The British had already scheduled a raid with 12 Bostons of 226 Squadron on June 29, and substituted Kegelman and his crew for one of theirs. This would be the first time that members of the AAF took part in European bombing operations. The mission’s targets were the marshalling yards and other military facilities at Hazebrouck, France. All of the Bostons managed to get through the mission unscathed, though their escorts lost three planes. Bombing between 12,500 and 13,000 feet, the formation recorded several hits on the rail lines and adjoining buildings. In the process Kegelman and his crew accrued some valuable combat experience for their upcoming mission.
Given the short time available for organization, Eisenhower, Eaker and Spaatz all visited the 15th at Swanton Morley in late June. They gave directions in person for the bombing runs and took time to shake hands with the airmen. As they would only be using six American crews paired with the equivalent number of British ones, Hawel recalled: “On July 1st, Captain Kegelman put all nine pilots’ names in a hat. Six were marked with a ‘yes’ and three marked ‘no.’ I drew a ‘yes’ and later discovered I was one of six American pilots who would fly the famous 4th of July raid over Holland. The six pilots drawn were Captains Kegelman, Crabtree and Odell and Lieutenants Lynn, Loehrl and myself.” The next day, Eaker and Spaatz returned and spoke at length with Kegelman. On July 3 the intelligence officer for VIII Bomber Command, Harris Hull, came by the airfield to give the men their first combat briefing.
“Just shows you how much our brass hats know or how they value the cost of men’s lives,” wrote Odell in his diary.
The men of the 15th thought it peculiar that they were garnering such attention for a raid that the British had conducted many times before. Odell mirrored the other airmen’s feelings when he wrote, “It seemed a little ironic that they [the RAF] had been pressed into taking part in an American Independence Day celebration commemorating the severance of ties between our two countries.” But as AAF airman Francis Chartier noted, “Our national holiday was just another day to our allies in England.”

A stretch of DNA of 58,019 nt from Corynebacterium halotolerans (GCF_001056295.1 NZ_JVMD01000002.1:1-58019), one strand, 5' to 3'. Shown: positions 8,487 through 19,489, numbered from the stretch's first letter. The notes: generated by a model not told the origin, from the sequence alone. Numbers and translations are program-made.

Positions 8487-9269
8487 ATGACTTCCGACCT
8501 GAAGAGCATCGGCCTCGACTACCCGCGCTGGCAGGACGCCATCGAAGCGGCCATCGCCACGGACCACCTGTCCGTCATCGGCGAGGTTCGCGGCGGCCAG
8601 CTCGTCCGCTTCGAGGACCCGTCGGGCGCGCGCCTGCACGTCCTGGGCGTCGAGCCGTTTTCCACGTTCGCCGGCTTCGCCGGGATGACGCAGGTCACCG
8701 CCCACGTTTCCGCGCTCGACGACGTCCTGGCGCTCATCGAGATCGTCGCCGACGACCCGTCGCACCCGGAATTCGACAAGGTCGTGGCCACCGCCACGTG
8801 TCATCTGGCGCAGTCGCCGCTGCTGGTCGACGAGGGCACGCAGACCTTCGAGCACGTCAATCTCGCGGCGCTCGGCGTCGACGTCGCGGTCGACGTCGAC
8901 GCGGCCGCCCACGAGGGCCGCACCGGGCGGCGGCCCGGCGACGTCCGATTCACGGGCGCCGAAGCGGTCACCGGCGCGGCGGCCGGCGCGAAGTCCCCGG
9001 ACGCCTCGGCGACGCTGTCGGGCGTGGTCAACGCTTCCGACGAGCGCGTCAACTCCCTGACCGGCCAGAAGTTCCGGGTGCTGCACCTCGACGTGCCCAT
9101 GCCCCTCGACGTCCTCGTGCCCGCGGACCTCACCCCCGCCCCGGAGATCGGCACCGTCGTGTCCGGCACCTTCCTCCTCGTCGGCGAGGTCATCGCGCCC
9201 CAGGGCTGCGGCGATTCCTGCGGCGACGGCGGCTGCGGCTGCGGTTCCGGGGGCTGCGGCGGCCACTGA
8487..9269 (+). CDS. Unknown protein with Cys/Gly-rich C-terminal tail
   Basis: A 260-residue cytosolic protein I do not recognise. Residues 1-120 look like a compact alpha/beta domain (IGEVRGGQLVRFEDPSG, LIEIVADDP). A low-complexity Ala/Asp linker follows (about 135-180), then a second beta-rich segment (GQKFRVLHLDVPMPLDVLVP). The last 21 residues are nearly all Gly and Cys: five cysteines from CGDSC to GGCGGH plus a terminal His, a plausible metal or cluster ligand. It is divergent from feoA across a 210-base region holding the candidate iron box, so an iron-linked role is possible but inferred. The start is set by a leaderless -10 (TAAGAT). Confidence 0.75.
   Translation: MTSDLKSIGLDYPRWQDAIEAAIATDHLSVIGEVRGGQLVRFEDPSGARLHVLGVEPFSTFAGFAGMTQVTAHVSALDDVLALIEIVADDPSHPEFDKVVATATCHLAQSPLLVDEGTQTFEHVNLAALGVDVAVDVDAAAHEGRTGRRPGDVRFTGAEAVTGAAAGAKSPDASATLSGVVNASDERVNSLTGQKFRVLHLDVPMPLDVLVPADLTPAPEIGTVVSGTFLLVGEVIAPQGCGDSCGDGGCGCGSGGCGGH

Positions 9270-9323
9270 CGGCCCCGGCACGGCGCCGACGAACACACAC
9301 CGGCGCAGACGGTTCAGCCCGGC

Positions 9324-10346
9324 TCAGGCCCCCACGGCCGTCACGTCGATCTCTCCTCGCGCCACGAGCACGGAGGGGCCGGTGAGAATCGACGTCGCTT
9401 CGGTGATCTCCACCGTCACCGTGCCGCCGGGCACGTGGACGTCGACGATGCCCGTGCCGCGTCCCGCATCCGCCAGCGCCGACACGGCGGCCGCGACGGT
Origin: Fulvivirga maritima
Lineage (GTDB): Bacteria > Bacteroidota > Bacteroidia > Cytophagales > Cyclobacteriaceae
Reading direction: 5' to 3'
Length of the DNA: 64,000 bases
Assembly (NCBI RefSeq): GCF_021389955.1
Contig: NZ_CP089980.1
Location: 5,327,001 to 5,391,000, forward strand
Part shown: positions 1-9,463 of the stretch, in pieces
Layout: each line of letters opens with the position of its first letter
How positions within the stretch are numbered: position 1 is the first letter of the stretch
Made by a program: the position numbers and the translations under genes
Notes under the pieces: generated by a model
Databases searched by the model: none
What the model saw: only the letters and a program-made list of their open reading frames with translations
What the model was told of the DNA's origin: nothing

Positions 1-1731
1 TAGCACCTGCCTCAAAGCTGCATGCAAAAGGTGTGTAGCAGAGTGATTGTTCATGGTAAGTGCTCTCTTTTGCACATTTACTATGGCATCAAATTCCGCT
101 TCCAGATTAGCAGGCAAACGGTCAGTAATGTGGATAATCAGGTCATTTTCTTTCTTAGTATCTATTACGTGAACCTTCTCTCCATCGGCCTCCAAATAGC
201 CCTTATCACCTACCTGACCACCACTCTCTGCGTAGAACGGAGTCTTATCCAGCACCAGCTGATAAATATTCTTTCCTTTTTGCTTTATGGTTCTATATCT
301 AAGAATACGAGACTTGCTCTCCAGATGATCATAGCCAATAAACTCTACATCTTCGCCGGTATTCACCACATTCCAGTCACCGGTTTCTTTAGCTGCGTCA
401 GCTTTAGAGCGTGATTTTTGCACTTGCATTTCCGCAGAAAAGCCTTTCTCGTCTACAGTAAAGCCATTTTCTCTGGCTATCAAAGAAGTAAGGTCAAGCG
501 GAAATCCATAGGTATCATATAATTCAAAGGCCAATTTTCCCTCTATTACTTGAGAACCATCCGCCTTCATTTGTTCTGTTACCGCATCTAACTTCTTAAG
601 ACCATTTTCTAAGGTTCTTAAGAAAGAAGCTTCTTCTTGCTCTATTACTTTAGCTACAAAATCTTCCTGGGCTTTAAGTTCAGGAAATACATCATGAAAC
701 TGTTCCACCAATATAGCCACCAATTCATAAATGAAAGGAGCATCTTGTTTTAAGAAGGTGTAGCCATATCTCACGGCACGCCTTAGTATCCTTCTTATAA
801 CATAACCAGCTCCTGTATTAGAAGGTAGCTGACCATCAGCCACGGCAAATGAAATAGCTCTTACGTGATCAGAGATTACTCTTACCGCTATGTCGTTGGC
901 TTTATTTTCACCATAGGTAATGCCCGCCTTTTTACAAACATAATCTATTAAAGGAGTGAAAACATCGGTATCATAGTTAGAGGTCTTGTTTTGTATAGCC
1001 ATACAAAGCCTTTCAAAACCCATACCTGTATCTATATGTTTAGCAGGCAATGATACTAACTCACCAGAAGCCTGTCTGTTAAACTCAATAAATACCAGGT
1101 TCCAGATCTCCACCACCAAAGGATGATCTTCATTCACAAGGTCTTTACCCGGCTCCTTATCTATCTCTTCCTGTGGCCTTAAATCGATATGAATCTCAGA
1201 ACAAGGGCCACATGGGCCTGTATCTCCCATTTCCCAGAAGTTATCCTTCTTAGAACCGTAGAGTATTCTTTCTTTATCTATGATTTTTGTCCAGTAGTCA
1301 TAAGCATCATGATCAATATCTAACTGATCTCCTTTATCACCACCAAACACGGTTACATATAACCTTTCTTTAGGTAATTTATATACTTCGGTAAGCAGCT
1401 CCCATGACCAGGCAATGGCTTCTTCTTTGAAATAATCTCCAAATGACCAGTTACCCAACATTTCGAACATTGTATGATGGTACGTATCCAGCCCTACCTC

Four airfields in German-occupied Holland were selected as targets and the attacking force was separated into four three-plane formations. The first objective along the shore of Holland was De Kooy, which was to be bombed by 226 Squadron Leader Shaw Kennedy, followed by Americans Kegelman and Loehrl. The second target was Bergen Alkmaar, with an assaulting force of 226 Flight Lt. Ronald A. “Yogi” Yates-Earl and Pilot Officer Charles M. “Hank” Henning along with the 15th’s Lieutenant Lynn. The third site to be attacked was Valkenburg with the lone British crew of Squadron Leader John Castle in addition to the 15th’s Crabtree and Hawel. The final flight was directed at Haamstede, led by 226 Flight Lt. A.B. “Digger” Wheeler and Pilot Officer A. “Elkie” Eltringham, with Odell bringing up the rear.
At 5:15 on the morning of July 4, the pilots and crews were awakened and served coffee in the airfield’s mess hall before heading to the operations room. “We turned in our papers and got packed for the combat flight (concentrated food, water purifier, compass and French, Dutch, German money),” Odell later documented. “More dope on the trip and then out to the airplane. Had no trouble but was a bit anxious on take off.” Eisenhower returned to the field to send off the 15th, recalling, “To mark our entry into the European fighting I took time to visit the crews immediately before the take-off and talked with the survivors after their return.” He understood the public ramifications of the raid while participants such as Odell tried to downplay the historic date and concentrate solely on the mission at hand.